Honeymoon Travel Registries as Cash Cows

by admin on March 11, 2007

The following is my response to a poster’s comments in the Etiquette Hell forum who worked for a honeymoon travel registry.

I believe your association with the mentioned travel registry has blinded you to the obvious. I’d almost be tempted to say you are disingenuous in your presentation of your company’s travel registry.

First, guests are NOT purchasing a honeymoon “experience” in the form of a voucher for aforementioned “experience” at a specific location. You work for a cash registry where guests believe they are purchasing a honeymoon experience but in reality, the newlyweds will receive cash in the form of three payment installments according to your company’s FAQ. The newlyweds has a choice of receiving the cash via check, PayPal or electronic funds transfer directing into their bank.

Why don’t guests just simply give the couple cash? Good question…but your company FAQ has the answer!

Some of your guests probably will, and that’s ok too. But many people would rather have something that feels more personal and more specific. Giving a gift of, say, a snorkel trip, or perhaps a night’s lodging at your resort is more memorable than being just another one of 50 people who all sent cash for whatever you decide to spend it on.

It “feels” more personal but the reality is that it isn’t. Of course, guests could give cash but that wouldn’t serve your company’s purposes of making money off the guests and directing business to your travel agents, who, according to the FAQ, could charge more money for their travel arranging services.

And oh, how convenient that you failed to mention in your post that your company takes a 9% “service charge” cut of the gross monetary income the newlyweds receive. Aunt Fifi *thought* she was buying a snorkeling experience for her niece and her new husband. Instead, her $100 gift went to the company’s coffers to pay for the cash registry service fee. The company only reduces this service charge if the newlyweds purchase their travel arrangements through them and then only if the cost of the travel exceeds certain amounts.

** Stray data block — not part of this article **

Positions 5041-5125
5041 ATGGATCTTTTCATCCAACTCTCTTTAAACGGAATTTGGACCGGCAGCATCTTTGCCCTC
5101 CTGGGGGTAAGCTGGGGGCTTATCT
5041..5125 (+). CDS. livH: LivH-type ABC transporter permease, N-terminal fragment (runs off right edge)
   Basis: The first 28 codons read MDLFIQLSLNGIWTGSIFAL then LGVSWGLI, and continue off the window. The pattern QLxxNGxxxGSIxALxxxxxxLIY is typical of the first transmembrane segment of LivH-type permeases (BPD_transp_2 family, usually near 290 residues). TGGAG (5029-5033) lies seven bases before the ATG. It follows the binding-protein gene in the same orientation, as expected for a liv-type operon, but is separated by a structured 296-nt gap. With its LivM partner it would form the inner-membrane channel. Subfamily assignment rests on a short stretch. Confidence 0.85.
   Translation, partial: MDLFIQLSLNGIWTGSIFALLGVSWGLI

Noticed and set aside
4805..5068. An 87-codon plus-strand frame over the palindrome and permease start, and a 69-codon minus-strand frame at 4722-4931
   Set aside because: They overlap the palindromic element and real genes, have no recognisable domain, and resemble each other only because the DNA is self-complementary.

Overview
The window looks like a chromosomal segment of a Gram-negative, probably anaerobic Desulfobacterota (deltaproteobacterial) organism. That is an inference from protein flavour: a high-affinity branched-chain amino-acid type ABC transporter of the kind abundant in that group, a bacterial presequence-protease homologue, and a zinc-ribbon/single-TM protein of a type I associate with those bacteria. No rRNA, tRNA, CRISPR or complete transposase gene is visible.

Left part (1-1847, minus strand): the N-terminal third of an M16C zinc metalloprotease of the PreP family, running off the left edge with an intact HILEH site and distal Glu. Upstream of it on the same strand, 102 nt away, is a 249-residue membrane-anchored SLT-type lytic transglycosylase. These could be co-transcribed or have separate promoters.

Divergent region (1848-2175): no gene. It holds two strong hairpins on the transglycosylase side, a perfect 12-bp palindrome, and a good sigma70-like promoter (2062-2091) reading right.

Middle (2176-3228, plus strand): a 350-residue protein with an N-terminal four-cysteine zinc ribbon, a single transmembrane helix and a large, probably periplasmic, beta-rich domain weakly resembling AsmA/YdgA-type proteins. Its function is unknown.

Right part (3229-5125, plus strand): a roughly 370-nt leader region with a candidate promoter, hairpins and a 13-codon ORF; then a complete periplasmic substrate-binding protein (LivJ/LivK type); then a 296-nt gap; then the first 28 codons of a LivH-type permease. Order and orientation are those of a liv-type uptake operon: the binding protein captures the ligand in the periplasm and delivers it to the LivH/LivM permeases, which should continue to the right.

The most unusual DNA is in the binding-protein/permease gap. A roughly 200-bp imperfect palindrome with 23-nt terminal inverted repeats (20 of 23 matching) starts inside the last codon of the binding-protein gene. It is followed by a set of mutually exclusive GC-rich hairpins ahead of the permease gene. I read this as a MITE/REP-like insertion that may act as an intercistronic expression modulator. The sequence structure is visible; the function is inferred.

And let’s talk about your understanding of the etiquette regarding registries. The company web site FAQ advises brides and grooms to sneakily work in the link to the cash registry on their wedding site and then send out the URL to their wedding web site. That is directly opposite to what has been repeatedly advised on EtiquetteHell.com as proper, i.e. the only way a wedding registry should appear on a wedding web site is as a small, linked icon placed unobtrusively on the site. Guests who ask for a registry can be directed to click on the small icon.

But hey! Thanks for proving my many points made over the years that registries were created and exist to increase business by and for vendors. They are great marketing tools for wedding vendors.

{ 3 comments… read them below or add one }

Alexis July 6, 2009 at 4:07 pm

Professional gimmee pigs.
Sigh.
Just as you have the kind of wedding you can afford, rather than the kind you wish you could afford, you also take the honeymoon you can afford, not the one you wish you could.

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MJ September 29, 2010 at 11:32 am

Not every honeymoon registery works this way. I was married, used a honeymoon registery, there were no fees, we were not given cash, we were given what the guests paid for. If the company was unable to provide it (there was a situation where they ran out of required stock because it was a busy season) THEN we were given credit – not cash – that we could use towards room service or something else.

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Adica November 16, 2010 at 7:59 pm

This is good to know. I thought that Honeymoon registries worked just like MJ described: where you actually get what gift givers paid for (with the exception of extenuating circumstances, of course). I think these kind are an excellent idea for, say, people who have lived on their own for a long time or (as in the case of my uncle who had one of these) for a second wedding or for gift givers who want to think outside the box. This cash cow kind, however, just goes to show that people (people registering and the gift giver) really, really need to read the fine print on everything. Geesh.

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